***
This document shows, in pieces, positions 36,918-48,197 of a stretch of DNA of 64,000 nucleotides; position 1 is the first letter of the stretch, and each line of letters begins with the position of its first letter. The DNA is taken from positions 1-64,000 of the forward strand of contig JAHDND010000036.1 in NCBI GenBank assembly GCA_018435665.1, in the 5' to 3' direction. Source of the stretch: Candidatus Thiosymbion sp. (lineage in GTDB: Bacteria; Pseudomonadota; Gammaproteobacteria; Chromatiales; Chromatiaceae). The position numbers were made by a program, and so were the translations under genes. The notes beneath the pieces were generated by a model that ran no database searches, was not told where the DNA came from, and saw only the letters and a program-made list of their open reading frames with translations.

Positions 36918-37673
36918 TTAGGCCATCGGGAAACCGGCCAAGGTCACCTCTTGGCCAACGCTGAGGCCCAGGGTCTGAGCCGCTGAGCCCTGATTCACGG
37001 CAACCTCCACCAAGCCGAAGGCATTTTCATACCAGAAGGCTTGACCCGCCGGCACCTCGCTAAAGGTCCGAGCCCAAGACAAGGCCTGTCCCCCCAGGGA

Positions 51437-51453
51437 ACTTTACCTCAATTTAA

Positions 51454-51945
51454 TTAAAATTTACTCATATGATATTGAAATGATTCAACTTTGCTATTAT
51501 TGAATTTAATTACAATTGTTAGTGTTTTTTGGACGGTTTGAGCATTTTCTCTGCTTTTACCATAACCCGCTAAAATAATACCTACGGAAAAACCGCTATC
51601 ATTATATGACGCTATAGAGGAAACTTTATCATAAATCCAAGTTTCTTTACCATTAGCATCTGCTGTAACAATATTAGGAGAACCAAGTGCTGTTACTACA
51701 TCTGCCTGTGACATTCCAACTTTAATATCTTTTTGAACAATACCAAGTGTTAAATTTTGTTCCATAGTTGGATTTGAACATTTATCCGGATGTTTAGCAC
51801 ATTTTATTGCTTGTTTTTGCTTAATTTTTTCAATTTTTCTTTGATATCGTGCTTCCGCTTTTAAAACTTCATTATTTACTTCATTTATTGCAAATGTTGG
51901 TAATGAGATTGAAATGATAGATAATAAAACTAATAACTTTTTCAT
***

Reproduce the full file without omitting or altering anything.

This document shows, in pieces, positions 36,918-48,197 of a stretch of DNA of 64,000 nucleotides; position 1 is the first letter of the stretch, and each line of letters begins with the position of its first letter. The DNA is taken from positions 1-64,000 of the forward strand of contig JAHDND010000036.1 in NCBI GenBank assembly GCA_018435665.1, in the 5' to 3' direction. Source of the stretch: Candidatus Thiosymbion sp. (lineage in GTDB: Bacteria; Pseudomonadota; Gammaproteobacteria; Chromatiales; Chromatiaceae). The position numbers were made by a program, and so were the translations under genes. The notes beneath the pieces were generated by a model that ran no database searches, was not told where the DNA came from, and saw only the letters and a program-made list of their open reading frames with translations.

Positions 36918-37673
36918 TTAGGCCATCGGGAAACCGGCCAAGGTCACCTCTTGGCCAACGCTGAGGCCCAGGGTCTGAGCCGCTGAGCCCTGATTCACGG
37001 CAACCTCCACCAAGCCGAAGGCATTTTCATACCAGAAGGCTTGACCCGCCGGCACCTCGCTAAAGGTCCGAGCCCAAGACAAGGCCTGTCCCCCCAGGGA

Positions 51437-51453
51437 ACTTTACCTCAATTTAA

Positions 51454-51945
51454 TTAAAATTTACTCATATGATATTGAAATGATTCAACTTTGCTATTAT
51501 TGAATTTAATTACAATTGTTAGTGTTTTTTGGACGGTTTGAGCATTTTCTCTGCTTTTACCATAACCCGCTAAAATAATACCTACGGAAAAACCGCTATC
51601 ATTATATGACGCTATAGAGGAAACTTTATCATAAATCCAAGTTTCTTTACCATTAGCATCTGCTGTAACAATATTAGGAGAACCAAGTGCTGTTACTACA
51701 TCTGCCTGTGACATTCCAACTTTAATATCTTTTTGAACAATACCAAGTGTTAAATTTTGTTCCATAGTTGGATTTGAACATTTATCCGGATGTTTAGCAC
51801 ATTTTATTGCTTGTTTTTGCTTAATTTTTTCAATTTTTCTTTGATATCGTGCTTCCGCTTTTAAAACTTCATTATTTACTTCATTTATTGCAAATGTTGG
51901 TAATGAGATTGAAATGATAGATAATAAAACTAATAACTTTTTCAT